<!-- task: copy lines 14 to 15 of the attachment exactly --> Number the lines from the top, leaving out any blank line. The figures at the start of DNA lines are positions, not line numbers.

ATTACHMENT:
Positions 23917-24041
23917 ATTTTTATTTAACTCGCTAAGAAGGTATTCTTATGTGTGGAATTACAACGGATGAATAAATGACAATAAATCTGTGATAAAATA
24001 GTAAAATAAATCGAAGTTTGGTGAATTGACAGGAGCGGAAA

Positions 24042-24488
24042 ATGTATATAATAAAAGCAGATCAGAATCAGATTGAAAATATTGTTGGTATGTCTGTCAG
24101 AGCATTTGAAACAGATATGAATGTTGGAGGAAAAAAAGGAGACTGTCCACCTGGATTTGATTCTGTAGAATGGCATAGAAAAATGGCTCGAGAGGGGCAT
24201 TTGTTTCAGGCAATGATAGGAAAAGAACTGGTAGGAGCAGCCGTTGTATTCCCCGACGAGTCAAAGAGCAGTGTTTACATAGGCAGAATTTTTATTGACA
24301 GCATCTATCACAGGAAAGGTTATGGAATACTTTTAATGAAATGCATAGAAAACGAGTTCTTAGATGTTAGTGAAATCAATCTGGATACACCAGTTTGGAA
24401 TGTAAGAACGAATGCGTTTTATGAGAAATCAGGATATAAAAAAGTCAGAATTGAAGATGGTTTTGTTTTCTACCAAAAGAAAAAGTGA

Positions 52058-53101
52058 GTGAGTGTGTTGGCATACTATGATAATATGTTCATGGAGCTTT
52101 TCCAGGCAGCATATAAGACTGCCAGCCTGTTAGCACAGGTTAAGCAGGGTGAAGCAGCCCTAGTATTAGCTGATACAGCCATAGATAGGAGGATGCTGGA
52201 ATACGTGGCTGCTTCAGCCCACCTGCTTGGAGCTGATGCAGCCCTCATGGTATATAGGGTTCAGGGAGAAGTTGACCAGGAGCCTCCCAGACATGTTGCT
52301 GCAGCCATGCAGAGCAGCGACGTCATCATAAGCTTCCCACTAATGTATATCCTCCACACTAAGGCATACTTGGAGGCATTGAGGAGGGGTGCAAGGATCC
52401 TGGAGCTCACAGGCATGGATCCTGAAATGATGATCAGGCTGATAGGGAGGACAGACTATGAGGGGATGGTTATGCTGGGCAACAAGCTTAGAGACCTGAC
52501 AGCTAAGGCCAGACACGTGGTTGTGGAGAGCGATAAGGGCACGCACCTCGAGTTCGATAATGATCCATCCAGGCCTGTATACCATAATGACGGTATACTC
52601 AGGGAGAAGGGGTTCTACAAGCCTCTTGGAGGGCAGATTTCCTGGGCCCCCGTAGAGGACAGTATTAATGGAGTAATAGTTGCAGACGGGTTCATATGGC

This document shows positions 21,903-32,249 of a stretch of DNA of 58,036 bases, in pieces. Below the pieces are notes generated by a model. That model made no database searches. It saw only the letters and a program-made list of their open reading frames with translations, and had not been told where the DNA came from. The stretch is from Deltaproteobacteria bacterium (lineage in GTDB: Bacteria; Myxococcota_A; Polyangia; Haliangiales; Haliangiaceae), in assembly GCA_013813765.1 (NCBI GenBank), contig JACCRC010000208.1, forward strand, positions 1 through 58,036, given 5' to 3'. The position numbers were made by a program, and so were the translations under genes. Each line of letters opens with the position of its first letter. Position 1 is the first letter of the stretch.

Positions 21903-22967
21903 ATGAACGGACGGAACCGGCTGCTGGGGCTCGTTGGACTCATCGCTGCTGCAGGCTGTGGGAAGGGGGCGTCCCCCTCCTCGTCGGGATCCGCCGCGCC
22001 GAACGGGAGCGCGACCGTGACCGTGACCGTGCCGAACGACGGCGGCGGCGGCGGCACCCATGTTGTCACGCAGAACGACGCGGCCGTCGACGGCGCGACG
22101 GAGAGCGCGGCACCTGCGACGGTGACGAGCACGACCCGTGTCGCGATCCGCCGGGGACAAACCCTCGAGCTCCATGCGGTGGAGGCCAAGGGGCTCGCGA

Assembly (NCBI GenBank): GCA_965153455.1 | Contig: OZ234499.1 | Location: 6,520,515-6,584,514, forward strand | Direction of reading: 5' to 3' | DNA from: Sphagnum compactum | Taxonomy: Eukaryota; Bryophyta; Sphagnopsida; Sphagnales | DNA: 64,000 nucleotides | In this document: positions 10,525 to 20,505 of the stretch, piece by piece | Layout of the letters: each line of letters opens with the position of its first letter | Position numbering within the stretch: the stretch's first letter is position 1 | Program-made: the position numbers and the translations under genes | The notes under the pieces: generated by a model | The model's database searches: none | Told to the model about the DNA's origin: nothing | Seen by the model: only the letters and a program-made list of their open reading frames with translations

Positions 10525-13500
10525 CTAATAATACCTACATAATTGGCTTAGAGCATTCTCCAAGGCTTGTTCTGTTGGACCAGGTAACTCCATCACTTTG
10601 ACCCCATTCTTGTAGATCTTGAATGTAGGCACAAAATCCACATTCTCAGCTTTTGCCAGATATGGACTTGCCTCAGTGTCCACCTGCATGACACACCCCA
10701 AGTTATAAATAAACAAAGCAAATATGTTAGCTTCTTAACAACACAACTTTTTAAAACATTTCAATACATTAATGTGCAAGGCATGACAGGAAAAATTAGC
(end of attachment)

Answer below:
52301 GCAGCCATGCAGAGCAGCGACGTCATCATAAGCTTCCCACTAATGTATATCCTCCACACTAAGGCATACTTGGAGGCATTGAGGAGGGGTGCAAGGATCC
52401 TGGAGCTCACAGGCATGGATCCTGAAATGATGATCAGGCTGATAGGGAGGACAGACTATGAGGGGATGGTTATGCTGGGCAACAAGCTTAGAGACCTGAC